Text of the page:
Archive for the ‘Tips and Tricks for Kitty’ Category

The Kitty and the Houseplant

Saturday, June 7th, 2014

snowflakce-caught-smallIs this you? One day you have a healthy plant, the next day the leaves are hanging by bits and pieces and the only thing left to do is toss it in the trash bin.

That scenario reminds me of Snowflake and why I gave up having plants sitting within reach of kitty paws.

I love indoor plants and years ago had them all over the house. I was especially fond of the bookcase shelves where I had many and various sized plants. They were beautiful; apparently Snowflake thought so, too, as she made it a point to regularly get onto the shelves, walk all over the plants, or, if they were in her way, bat them off the shelf with her paw.

Eventually “she won out” as I chose to put those that were left on a plant pole. In the bathroom! (As the Boys have aged, I have been able to now have a plant on top of the TV.)

Plants tattered at the mercy of kitty teeth and paws mean someone maybe needs some hands laid on! But wait before you spank. (more…)

Cat Grooming Tips

Saturday, May 17th, 2014

catshowercap-smIf your cat(s) is anything like Mikey and Billy (or any of the others we’ve had over the years), your furry feline knows when to clean upf; take his bath and wash his face.

Sometimes, though, the washing up may take some intervention.

Case in point; Snowflake. She was a “barnyard cat” and came to us with fleas and ear mites. Of course, we did not know this until we got her home!

So into the bathtub she had to go, Chuck went with her. She looked like a drowned rat and, needless to say, she was not happy.

After that, for the most part, she kept her all white coat spic and span. Except once or twice she would roll around on the driveway. And become a “gray” kitty. (She was not really an outdoor kitty but occasionally, when we were outside, we would let her nose around a bit.)

Mikey likes to take his tongue bath after he eats. He’ll start with his face, paws and then move around on his whole body. The whole process sometimes seems like it takes hours. And if you touch him while he’s bathing, he will start over.

Jonny would clean his face and paws and then he’d be done! (more…)

Sundaes are better with a furriend!

Wednesday, October 23rd, 2013

cat-sundae

This “tall treat” looks pretty good to us.

Yours in sharing,

and “The Boys”

P.S. Our ezine, Mews Nooz, will be out early Saturday morning. If you’re not yet on our list, sign up now (see the box to right) so you don’t miss our weekly news to your inbox.

Photo source: I Can Has Cheezburger

Breathe in, breathe out

Wednesday, October 9th, 2013

cat-pill2With this post, I come to the end of my five-post series on helping you decide whether you might need the help of a vet. If you’ve just got here, you can catch up here, here, and here.

So here you go…

Breathe in, breathe out

If your kitty is not eating regularly or is showing signs of lethargy or other maladies that can be cause of concern, you can also study his or her breathing patterns. A good time to do this is when he is sleeping.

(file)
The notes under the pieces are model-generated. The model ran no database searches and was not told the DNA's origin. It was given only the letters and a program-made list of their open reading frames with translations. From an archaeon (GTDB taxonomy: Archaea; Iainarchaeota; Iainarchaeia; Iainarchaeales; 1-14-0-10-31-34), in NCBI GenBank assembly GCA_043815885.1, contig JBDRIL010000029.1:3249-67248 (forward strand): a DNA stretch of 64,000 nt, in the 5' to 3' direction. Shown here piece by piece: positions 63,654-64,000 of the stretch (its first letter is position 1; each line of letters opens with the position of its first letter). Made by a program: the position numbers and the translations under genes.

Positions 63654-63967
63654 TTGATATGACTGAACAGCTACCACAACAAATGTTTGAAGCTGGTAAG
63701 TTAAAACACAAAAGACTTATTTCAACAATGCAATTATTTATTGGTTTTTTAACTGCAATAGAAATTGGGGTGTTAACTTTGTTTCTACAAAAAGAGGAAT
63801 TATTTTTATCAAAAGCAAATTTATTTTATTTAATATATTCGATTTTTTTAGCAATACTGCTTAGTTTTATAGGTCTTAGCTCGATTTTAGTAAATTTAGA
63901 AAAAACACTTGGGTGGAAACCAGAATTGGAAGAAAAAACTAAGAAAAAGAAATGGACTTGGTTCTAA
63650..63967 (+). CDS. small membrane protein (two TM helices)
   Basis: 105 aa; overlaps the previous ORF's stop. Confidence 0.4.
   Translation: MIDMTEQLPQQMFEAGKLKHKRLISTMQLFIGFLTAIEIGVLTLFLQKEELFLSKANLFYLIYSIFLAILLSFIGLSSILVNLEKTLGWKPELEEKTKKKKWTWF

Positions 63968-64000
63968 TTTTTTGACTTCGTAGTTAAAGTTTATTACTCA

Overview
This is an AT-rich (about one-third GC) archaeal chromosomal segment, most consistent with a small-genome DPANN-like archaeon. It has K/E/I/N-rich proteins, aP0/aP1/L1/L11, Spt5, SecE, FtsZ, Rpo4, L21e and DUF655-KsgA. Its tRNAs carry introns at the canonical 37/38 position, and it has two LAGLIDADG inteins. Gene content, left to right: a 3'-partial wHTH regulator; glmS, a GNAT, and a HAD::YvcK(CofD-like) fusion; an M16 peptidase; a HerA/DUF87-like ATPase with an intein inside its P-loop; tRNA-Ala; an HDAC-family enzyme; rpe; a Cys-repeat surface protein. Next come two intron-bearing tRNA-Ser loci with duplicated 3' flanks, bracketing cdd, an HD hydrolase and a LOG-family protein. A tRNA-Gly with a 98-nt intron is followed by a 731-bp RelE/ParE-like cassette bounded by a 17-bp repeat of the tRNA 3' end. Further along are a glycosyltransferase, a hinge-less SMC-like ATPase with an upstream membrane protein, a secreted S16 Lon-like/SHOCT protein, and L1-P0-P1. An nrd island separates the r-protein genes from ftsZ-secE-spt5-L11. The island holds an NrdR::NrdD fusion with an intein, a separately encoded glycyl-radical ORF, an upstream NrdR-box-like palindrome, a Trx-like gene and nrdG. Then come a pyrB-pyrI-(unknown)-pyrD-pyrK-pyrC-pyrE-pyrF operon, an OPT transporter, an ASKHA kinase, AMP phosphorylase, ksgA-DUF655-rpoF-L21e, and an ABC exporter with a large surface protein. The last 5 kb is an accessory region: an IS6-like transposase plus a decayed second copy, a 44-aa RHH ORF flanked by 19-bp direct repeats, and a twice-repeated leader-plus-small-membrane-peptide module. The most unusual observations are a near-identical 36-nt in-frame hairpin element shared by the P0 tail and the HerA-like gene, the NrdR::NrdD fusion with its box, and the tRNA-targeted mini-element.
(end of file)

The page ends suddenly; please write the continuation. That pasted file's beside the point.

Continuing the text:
How many breaths does he take in a minute; regular respiratory rate is 20 to 30 breaths a minute.

Have you noticed if your cat is panting? As a rule, your cat will not pant–unless he might have been frightened or if having a bad dream. On the other hand if your kitty is gasping for breath, or is loudly making noises, or is taking in shallow breaths, get your vet on the phone right then and there.

I’ve gotten up sometimes during the night and have been unsure if one or the other of the Boys is still breathing; if this happens to you, you can check that with a mirror in front of his nose or mouth, or even a tissue!

Follow along here over time and you’ll be able to catch some more tips along these lines.

Yours in your kitty’s best interest,

and “The Boys”

P.S. Your little one might like to have something like this to play with: FroliCat BOLT Interactive Laser Pet Toy

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Note: These tips are for your consideration. If at any time you think something is out of the ordinary health-wise for your kitty, your veterinarian is just a telephone call away.

Kitty sick? How can you tell?

Tuesday, October 8th, 2013

cat-pill2 The last day or so, I’ve been leaving little bits here and there about how you might tell whether your kitty “has got the blues” or whether he’s really sick!

Today, I’m sharing a “heart” thought:

The beat of his heart

When Billy sleeps on his side on my lap, I can feel his heart beat. In sleep, generally you kitty ought to be cool, calm and collected! If you’re uncertain as to your kitty’s state of mind, count the beats of his heart for 15 seconds and then multiply that number by 4 (this is the same for humans).

For the most part, a cat’s heart rate is between 160 to 220 beats per minute. Anything outside those numbers is cause for you to call your veterinarian.

If you stop back tomorrow, I’ll have one last tidbit in this series.

Yours in your kitty’s best interest,

and “The Boys”

P.S. Stefanie Schwartz has put together this guide that might interest you: First Aid for Cats: An Owner’s Guide to a Happy Healthy Pet

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Note: These tips are for your consideration. If at any time you think something is out of the ordinary health-wise for your kitty, your veterinarian is just a telephone call away.

Decisions, decisions: do you need the vet?

Saturday, October 5th, 2013

cat-pill2If you’re a cat mom or cat dad, you know there may be times when your kitty seems to just “mope” around the house, leaving you at a loss in wondering if something could be wrong with her.

Your natural inclination might be to want to take her to the vet then and there, but if she’s a regular moper, that could get to be an expensive and cumbersome chore. Your vet may even come to think one of you is a hypochondriac!